Discussion:
Finding missing rows -- JOIN with multiple conditions
(too old to reply)
Bill Moseley
2013-06-01 23:22:17 UTC
Permalink
After stumbling around for a while I realize I need some help with building
a query with DBIC.

After writing what follows I found that I want to use a JOIN with multiple
join conditions.

What I'm after is how to write a query in DBIC with a JOIN like what is
bold below. I can't find anything in the docs that supports this usage
unless I'm not understanding the sub {} syntax for add_relationship()

(the schema that follows will help this make sense)

SELECT
musician_band.musician, band.id as band, album.id as album

FROM
musician_band
LEFT JOIN band ON musician.band = band.id
LEFT JOIN album ON album.band = band.id
LEFT JOIN track ON track.album = album.id* AND track.songwriter =
musician_band.musician*
LEFT JOIN track_detail ON track_detail.id = track.id

WHERE
band.id in ( @bands )
-- NULL thus means there's no track written by the musician on
that album.
-- or the track was not included on the final album.
AND ( track.id IS NULL OR track_detail.is_on_album IS FALSE )




I have the typical music database. I need to find musicians that played on
albums but where they were NOT the song writer on ANY track on that album.

For example, if a drummer (musician.id = 123) never writes songs and played
in two bands, and each band had three albums I'd want:

musician | band | album
----------+---------+---------
123 | 22 | 45
123 | 22 | 46
123 | 22 | 47
123 | 54 | 78
123 | 54 | 92
123 | 54 | 103

That musician played on 6 albums yet never was the songwriter for a track
on any of the albums.

My question is what is the best query to use, and how to represent that in
DBIC?



The tables are as you might expect:

A band has many albums, and albums have many tracks. Each track has just
one songwriter which is a musician.

table musician ( id integer );

table band ( id integer );

table album (
id integer,
band integer REFERENCES band
);

table track (
id integer,
album integer REFERENCES album,
songwriter integer REFERENCES musician
);

This can't be too easy so there's a table that manages additional details
about a track -- like if it is included on the final album. Sorry, it's
just that way.

table track_detail (
id integer REFERENCES track (id),
is_on_album boolean default false
);


Of course, musicians are in many bands. So, there's this many-to-many
table to associate musicians with bands:

table musician_band(
musician integer REFERENCES musician,
band integer REFERENCE band
);

Is it possible with just joins? I thought I read DBIC could do custom
joins now. This turns out to be *much faster* than the correlated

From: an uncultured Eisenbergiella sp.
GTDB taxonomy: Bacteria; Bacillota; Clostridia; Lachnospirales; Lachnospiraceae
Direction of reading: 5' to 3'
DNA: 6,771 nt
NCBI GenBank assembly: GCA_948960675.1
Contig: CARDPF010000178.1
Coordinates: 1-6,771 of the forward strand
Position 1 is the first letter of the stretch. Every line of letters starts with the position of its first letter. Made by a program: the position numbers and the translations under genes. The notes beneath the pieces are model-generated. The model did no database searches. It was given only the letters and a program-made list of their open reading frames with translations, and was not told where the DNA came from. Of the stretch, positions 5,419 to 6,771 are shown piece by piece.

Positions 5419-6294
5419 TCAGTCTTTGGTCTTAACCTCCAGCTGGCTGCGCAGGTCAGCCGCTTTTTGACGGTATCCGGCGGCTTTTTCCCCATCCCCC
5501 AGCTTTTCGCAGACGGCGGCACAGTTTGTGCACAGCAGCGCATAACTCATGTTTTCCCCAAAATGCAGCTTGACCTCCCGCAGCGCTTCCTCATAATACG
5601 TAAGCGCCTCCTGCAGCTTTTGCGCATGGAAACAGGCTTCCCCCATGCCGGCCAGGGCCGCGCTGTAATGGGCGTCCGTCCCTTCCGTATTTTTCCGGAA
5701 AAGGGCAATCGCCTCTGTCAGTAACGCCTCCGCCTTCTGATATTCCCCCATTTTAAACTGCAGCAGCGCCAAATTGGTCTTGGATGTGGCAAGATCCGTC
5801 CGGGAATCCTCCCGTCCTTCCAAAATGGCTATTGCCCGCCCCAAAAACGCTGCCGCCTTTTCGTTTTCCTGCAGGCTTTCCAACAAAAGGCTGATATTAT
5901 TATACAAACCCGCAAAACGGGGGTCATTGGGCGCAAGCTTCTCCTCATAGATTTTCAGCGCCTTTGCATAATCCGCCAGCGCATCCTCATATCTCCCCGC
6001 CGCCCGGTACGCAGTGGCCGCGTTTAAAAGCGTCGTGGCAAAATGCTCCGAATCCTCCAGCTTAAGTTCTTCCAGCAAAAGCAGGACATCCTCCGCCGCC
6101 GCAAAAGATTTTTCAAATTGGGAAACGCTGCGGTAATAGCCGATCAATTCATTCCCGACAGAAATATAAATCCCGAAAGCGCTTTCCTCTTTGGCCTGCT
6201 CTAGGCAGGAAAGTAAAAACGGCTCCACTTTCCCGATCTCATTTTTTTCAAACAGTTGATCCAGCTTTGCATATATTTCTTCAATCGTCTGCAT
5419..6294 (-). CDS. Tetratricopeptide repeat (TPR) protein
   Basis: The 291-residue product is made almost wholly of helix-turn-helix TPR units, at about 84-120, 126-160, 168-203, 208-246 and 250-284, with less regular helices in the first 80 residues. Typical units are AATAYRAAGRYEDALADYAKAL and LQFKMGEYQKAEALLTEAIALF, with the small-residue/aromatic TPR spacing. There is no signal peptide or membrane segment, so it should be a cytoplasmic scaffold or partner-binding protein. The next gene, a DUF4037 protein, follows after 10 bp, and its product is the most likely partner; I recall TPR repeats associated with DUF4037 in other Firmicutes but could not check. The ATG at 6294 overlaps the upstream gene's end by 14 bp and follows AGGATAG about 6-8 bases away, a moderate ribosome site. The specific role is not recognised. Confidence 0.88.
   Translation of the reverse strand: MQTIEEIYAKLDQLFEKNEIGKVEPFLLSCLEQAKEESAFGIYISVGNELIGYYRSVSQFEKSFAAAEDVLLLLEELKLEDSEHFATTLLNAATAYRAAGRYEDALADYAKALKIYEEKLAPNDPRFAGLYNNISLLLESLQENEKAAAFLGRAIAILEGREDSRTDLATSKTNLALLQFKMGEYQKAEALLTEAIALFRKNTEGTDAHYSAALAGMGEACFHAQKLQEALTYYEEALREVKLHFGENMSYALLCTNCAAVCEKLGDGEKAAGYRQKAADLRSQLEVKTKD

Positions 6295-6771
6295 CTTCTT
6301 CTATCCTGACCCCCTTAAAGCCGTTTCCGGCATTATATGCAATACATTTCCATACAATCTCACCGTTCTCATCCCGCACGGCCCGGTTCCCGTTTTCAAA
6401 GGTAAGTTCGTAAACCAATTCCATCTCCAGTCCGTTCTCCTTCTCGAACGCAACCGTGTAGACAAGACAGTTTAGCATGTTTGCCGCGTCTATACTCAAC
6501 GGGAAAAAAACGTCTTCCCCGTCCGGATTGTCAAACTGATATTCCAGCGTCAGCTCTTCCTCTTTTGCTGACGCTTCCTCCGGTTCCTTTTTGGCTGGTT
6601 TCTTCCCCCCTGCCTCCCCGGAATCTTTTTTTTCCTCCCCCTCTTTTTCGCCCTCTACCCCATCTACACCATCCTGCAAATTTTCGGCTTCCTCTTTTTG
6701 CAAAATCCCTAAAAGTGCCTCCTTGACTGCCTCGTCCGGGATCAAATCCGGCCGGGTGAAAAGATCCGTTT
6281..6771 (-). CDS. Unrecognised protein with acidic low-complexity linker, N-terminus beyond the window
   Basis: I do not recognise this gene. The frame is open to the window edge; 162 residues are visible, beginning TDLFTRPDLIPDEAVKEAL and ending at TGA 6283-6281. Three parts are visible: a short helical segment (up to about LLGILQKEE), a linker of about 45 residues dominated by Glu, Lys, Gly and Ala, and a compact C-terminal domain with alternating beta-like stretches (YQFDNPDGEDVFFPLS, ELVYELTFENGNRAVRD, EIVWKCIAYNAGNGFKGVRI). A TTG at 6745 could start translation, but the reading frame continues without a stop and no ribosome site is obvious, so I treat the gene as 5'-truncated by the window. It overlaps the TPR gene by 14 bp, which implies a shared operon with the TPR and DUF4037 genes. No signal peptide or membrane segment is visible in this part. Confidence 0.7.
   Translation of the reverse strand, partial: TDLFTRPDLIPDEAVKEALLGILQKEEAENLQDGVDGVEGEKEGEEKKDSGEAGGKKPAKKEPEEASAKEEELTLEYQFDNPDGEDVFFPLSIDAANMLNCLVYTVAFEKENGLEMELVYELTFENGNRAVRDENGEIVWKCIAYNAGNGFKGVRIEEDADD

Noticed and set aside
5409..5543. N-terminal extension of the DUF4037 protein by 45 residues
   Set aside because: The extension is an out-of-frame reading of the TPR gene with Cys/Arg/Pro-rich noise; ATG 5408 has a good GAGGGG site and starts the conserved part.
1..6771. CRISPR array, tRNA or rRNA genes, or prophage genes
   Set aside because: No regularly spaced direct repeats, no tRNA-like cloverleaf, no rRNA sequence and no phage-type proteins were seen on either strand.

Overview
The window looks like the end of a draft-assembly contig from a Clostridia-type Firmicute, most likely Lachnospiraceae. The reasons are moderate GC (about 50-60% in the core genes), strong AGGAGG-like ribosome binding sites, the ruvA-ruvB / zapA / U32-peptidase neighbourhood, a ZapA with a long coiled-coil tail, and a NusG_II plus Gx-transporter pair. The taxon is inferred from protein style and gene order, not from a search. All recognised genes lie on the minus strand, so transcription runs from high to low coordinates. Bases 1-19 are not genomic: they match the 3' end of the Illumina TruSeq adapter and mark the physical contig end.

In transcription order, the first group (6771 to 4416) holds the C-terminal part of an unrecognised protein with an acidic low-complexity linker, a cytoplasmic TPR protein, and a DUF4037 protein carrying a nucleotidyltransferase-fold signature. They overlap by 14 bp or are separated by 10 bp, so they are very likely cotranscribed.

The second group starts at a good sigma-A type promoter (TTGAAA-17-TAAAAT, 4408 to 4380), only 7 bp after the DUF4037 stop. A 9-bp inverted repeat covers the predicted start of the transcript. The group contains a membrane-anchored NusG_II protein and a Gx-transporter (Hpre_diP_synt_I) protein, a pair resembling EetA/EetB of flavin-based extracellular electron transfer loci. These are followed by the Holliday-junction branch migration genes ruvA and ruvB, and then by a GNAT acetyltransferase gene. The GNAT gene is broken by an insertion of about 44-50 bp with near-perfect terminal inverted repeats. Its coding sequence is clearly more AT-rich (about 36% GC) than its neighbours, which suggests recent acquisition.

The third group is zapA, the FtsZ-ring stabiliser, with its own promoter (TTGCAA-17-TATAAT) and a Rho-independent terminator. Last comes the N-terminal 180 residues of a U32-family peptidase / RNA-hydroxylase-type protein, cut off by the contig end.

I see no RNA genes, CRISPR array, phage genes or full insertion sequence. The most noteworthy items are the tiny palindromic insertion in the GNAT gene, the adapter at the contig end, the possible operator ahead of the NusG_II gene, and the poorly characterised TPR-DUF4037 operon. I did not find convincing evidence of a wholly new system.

sub-query below.

That is, LEFT JOIN with tracks *specific to the songwriter* and check for
NULL

SELECT
musician_band.musician, musician.band, album.id as album

FROM
musician_band
LEFT JOIN band ON musician.band = band.id
LEFT JOIN album ON album.band = band.id
LEFT JOIN track ON track.album = album.id* AND track.songwriter =
musician_band.musician*
LEFT JOIN track_detail ON track_detail.id = track.id
WHERE
band in ( @bands )
AND (
track.id IS NULL -- NULL thus means there's no track written
by the musician on that album.
OR track_detail.is_on_album IS FALSE
)




Here, I think, is 'NOT EXISTS ($sub_query)' correlated sub-query. But, it
seems to be much slower due to the join on track_detail.

# List of all tracks authored by the musician
my $sub_query = $schema->resultset( 'Track' )->search(
{
songwriter => { -ident => 'me.musician' },
album => { -ident => 'album.id' },
'track_detail.is_on_album' => 1,
},
{
columns => ['id'],
alias => 'tracks_authored',
join => 'track_detail',
},
);


# List all musicians where they do not have an associated track

my $rs = $schema->resultset( 'MusicianBand' )->search(
{
'me.band' => { -in => \@bands },
'NOT EXISTS => $sub_query->as_query,
},
{
select => [qw/ me.musician me.band album.id /],
as => [qw/ musician band album /],
join => {
band => 'album',
},
},
);

Wow, Using the above correlated sub-query I see "Total runtime: 2396.274
ms". If I remove the join track_detail JOIN in the subquery I get: "Total
runtime: 0.229 ms"

If instead of the correlated sub-query approach I instead use the complex
JOIN it's then: "Total runtime: 0.357 ms". Time to look at the query plan.
--
Bill Moseley
***@hank.org
Peter Rabbitson
2013-06-03 12:04:44 UTC
Permalink
Post by Bill Moseley
After stumbling around for a while I realize I need some help with building
a query with DBIC.
That was a rather long email. It isn't immediately clear *which* part
you are still having a problem with. Can you rephrase the question...?

Cheers
Bill Moseley
2013-06-03 17:06:05 UTC
Permalink
Post by Bill Moseley
Post by Bill Moseley
After stumbling around for a while I realize I need some help with
building
Post by Bill Moseley